By Grace Ann Rogers —

Kentucky Commissioner of Agriculture Ryan Quarles said food insecurity in Kentucky can be solved by donations in a U of L forum Jan. 24.

The lecture was called “Unbridled Hunger: Food Insecurity Challenges and Solutions for Kentucky,” and it primarily featured information about the Kentucky Hunger Initiative, an organization that brings a wide swath of organizations together in efforts of combating food insecurity and ensuring food pantries have ample donations.

While completing a listening tour across the state of Kentucky, Quarles explained he and members of the Kentucky Hunger Initiative realized there are logistical issues in Kentucky when it comes to food distribution.

Among these issues are barriers in food donation laws that make it complicated for Kentucky grocery stores to donate unused food to pantries.

Quarles said his office and the initiative decided to rewrite Kentucky’s food donation law.

“We now have the strongest food donation law in the nation,” Quarles said.

Quarles also announced the agricultural commission just worked with the governor’s wife Glenna Bevin on a children’s book about issues of food insecurity, nutrition and local agriculture.

Nearing the end of the event, community members were offered the opportunity to ask the commissioner questions. Kelsey Voit, organizing director for the Community Farm Alliance and council member for New Roots, asked why customers of the New Roots Fresh Stop Farmers Market Program are still unable to redeem their senior vouchers at our markets.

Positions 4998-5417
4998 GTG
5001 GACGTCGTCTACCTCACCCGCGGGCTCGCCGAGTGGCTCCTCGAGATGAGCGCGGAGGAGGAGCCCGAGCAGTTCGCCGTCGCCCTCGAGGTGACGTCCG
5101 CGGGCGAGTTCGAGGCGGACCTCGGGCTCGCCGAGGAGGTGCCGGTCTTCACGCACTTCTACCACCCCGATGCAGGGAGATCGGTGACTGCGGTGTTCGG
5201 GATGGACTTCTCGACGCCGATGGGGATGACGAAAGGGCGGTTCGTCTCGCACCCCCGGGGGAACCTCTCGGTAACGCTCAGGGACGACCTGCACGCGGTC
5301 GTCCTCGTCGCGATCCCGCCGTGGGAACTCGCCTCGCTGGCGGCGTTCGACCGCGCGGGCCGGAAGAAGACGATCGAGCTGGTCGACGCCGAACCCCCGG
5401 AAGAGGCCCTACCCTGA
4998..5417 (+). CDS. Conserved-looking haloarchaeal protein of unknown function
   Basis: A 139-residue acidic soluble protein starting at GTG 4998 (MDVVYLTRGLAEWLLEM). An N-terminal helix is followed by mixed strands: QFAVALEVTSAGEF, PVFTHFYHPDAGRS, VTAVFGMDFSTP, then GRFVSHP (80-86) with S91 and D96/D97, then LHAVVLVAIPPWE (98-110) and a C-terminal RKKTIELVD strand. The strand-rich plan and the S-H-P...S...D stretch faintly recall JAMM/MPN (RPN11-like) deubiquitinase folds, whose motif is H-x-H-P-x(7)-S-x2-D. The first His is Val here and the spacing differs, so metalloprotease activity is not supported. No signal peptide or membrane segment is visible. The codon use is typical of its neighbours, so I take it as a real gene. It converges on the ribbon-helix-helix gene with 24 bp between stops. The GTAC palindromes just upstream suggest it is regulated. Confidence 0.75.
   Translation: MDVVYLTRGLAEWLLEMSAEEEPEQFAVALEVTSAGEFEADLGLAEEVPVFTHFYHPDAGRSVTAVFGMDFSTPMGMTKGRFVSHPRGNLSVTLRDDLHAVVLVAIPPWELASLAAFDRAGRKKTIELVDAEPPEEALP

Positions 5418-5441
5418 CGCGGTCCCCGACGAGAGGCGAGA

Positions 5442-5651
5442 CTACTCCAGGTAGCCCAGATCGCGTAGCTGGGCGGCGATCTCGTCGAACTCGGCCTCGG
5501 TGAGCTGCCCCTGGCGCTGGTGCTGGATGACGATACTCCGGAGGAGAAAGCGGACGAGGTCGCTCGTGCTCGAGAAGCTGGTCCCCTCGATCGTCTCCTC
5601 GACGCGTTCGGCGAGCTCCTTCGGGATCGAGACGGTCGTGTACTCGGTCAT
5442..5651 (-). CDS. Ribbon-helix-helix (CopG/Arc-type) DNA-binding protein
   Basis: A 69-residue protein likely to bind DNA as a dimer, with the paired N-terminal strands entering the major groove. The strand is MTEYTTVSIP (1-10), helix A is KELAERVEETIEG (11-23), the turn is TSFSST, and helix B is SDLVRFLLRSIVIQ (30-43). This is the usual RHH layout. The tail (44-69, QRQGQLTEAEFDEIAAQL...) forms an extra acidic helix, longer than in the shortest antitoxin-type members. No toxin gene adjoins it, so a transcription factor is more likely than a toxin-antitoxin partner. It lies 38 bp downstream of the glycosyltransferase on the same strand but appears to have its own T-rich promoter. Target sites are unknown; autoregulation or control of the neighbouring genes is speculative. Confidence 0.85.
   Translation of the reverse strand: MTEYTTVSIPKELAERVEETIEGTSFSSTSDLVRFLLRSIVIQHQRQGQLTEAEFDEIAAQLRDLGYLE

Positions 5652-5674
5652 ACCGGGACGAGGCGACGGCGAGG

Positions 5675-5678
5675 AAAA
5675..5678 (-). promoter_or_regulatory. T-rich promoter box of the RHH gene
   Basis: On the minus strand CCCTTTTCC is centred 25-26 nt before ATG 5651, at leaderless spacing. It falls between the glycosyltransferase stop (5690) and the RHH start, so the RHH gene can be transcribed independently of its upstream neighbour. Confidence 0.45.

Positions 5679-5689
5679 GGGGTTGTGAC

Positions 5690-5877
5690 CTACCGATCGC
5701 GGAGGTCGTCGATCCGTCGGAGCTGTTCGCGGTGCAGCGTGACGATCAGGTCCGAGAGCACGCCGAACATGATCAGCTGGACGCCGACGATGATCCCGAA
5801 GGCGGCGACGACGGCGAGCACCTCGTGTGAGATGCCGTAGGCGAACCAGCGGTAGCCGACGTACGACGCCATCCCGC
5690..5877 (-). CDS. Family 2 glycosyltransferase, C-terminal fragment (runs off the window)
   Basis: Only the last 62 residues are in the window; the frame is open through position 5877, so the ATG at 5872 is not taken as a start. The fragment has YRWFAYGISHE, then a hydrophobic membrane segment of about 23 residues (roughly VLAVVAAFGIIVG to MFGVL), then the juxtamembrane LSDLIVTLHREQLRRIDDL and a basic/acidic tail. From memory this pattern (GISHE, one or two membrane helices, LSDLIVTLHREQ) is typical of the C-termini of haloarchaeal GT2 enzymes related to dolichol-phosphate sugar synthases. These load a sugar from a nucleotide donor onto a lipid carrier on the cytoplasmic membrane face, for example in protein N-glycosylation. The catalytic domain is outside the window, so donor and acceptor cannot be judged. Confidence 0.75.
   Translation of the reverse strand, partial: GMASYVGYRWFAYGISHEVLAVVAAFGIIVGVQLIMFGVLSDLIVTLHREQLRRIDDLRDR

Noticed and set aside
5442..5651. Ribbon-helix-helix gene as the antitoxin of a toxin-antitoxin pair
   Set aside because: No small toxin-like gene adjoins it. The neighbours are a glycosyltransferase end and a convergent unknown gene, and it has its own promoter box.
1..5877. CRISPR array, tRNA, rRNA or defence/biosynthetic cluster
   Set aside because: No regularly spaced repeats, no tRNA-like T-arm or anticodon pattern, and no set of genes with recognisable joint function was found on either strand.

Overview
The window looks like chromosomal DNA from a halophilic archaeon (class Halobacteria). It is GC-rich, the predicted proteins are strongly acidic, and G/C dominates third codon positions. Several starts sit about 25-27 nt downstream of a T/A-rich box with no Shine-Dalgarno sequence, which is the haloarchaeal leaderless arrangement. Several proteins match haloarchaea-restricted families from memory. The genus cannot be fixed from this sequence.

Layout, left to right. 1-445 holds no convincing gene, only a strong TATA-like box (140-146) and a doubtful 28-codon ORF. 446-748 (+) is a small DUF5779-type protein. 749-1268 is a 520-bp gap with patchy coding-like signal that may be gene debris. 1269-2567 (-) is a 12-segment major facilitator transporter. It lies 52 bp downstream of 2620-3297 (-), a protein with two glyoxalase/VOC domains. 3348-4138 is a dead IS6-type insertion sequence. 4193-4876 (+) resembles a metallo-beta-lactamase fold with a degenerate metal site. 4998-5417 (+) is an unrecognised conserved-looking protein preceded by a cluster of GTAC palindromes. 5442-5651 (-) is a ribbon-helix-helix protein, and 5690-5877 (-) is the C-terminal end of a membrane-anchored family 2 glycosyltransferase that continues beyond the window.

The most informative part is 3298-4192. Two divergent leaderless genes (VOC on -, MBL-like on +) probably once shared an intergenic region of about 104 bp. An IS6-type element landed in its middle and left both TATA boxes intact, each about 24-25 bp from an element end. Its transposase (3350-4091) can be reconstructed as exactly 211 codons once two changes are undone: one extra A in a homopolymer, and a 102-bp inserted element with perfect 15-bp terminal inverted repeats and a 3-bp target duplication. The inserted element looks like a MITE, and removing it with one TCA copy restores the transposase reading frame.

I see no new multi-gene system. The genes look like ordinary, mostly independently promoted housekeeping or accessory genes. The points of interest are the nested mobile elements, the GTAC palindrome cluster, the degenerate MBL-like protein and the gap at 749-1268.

“The guidelines that administer the voucher program are USDA federal guidelines,” Quarles said. This makes the problem nearly impossible to solve at the state level.

Commissioner Quarles expressed his appreciation for Secretary of Agriculture Sonny Purdue, as well as Administrator for the EPA Scott Pruitt.

“I have a very positive feeling about agriculture when it comes to the Trump administration,” Quarles said.

Quarles said the problem is not an urban or a rural one. He said he believes deeply that food donation stands as the best solution to food insecurity.

“Giving access to food and preventing starvation is the best strategy there is,” Quarles said.

His speech was part of the McConnell Center’s spring semester public lecture series, “Taking Kentucky’s Temperature: The Future of Health Policy in the Commonwealth.”

File Photo / The Louisville Cardinal